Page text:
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Kean Grad Programs Creativity into His Math and Computer Curricula for Students with Autism

Joel Ostroman and students

Joseph Ostroman strives to reinvent himself every year. 

“If you stay stagnant, things are going to get very boring,” said Ostroman, a math and computer programming teacher at Spectrum360, a West Orange, New Jersey-based nonprofit school for teens and young adults who have autism.

The 2010 Kean University graduate has no problem sticking with that plan, as he’s endlessly inspired by the world around him and loves sharing new ideas with his students. Through 3D modeling projects, a stock market club, technology internships and even a self-watering classroom plant, Ostroman looks beyond textbooks to find ways to keep his students engaged.

“The creativity is my favorite part,” he said, “and thinking about how math and technology apply to the real world.”

He has extra time for that pursuit now that he’s programmed a computer to grade all of his students’ assignments. “My whole mantra the last couple of years has been, ‘Why can't a computer do that?’” he said.

Ostroman, who is married and recently became a father, graduated from Kean’s New Jersey Center for Science, Technology and Mathematics with a Master of Arts in curriculum and instruction focused in mathematics teacher education. He started teaching at Spectrum360 the same year and, despite having no background in behavioral science, quickly realized how much he enjoys teaching students who span the autism spectrum. 

“They make me smile every day,” he said.

They’d likely say the same thing about him. Ostroman’s lessons have included asking students to identify songs by analyzing word clouds he created using a QR code generator. Those who were stumped could scan the puzzles with their phones to hear the songs on YouTube.

For a health and fitness fair, he used a computer the size of a credit card to mimic a Liberty Science Center exhibit, creating a strand of LED bulbs that lit up in sequence to mimic animals’ running speeds. Not only did students get to race against the lights, but they calculated how fast the animals ran and figured out how to code changes in their speed.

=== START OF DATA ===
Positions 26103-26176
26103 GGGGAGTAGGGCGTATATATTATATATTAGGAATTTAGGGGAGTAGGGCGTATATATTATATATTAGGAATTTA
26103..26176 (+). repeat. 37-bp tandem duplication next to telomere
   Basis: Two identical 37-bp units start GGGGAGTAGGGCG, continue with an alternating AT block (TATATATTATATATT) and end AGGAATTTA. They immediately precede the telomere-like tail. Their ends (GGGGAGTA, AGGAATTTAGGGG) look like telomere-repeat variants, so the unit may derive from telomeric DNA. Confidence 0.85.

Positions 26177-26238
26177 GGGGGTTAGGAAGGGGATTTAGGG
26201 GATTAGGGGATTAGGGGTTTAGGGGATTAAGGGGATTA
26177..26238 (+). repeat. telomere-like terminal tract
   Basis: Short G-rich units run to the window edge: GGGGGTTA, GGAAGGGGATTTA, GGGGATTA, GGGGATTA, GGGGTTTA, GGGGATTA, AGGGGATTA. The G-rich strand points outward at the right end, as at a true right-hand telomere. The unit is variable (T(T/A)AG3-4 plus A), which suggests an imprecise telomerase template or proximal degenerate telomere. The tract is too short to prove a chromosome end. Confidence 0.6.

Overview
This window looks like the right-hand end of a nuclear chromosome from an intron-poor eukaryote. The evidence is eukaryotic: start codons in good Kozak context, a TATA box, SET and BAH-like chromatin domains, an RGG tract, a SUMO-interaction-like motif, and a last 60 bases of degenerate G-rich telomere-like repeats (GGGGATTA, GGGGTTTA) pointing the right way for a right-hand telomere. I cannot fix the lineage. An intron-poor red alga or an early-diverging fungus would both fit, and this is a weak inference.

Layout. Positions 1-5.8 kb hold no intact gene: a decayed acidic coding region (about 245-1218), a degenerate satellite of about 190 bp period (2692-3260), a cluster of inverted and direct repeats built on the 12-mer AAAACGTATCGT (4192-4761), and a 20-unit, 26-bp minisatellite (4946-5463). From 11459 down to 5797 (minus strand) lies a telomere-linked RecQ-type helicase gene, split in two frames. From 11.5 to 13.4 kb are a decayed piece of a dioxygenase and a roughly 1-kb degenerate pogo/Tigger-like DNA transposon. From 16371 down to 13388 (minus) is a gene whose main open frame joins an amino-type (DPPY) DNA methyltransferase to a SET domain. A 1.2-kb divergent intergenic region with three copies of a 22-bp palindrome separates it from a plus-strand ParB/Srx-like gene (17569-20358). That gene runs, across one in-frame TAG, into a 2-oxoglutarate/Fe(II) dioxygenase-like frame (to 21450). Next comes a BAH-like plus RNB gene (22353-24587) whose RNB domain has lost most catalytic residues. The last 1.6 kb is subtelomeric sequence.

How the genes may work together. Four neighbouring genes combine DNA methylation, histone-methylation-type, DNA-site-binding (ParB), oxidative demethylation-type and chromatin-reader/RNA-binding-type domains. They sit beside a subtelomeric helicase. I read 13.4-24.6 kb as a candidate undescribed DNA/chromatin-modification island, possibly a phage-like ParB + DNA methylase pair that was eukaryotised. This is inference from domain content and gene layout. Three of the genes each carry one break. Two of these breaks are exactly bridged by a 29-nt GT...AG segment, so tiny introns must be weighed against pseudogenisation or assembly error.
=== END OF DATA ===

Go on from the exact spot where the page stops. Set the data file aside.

“Joe incorporates his own passions into his lessons and tries to get his students invested in a similar manner,” said Robert Wade, a Spectrum360 math teacher who was mentored by Ostroman. “For instance, he uses his robot to teach students about artificial intelligence and encourages them to enroll in coding competitions like Hacktober Fest.”

Although the COVID-19 pandemic temporarily interrupted Ostroman’s inaugural coding class, he was able to continue guiding one motivated student, Leo, through an online internship with accounting giant KPMG, which involved applying machine learning to data analytics to help identify potential customers for a small business. The experience will contribute to Leo’s readiness to work in data analytics, said Ostroman, who also gave one-on-one instruction to a student interested in 3D modeling.

“All parents everywhere hope that their children will find passionate teachers who will make a huge difference in their kids’ lives, the teachers who are remembered forever,” Leo’s mother, Bridget, said. “Joseph Ostroman is that kind of teacher. He’s given a personal investment into thinking about real-world applications that could potentially change and impact Leo’s future life in incredibly positive ways.”

In working with Leo and his other students, Ostroman has been grateful for the lessons he learned at Kean. One involves how to tell instantly what kind of a learner someone is based on the direction they look while remembering something — up for visual, left or right for auditory, or down for kinesthetic. He also learned to capitalize on teachable moments from a professor who liked to name a topic and ask students to teach it on the spot.

Now, Ostroman is passing along the lessons that will guide his own students through their adult lives. Among the most important, he said, is to let their passion for technology fuel them.

“Once they leave me, they need to keep going with it," he said. "It's up to them to continue.”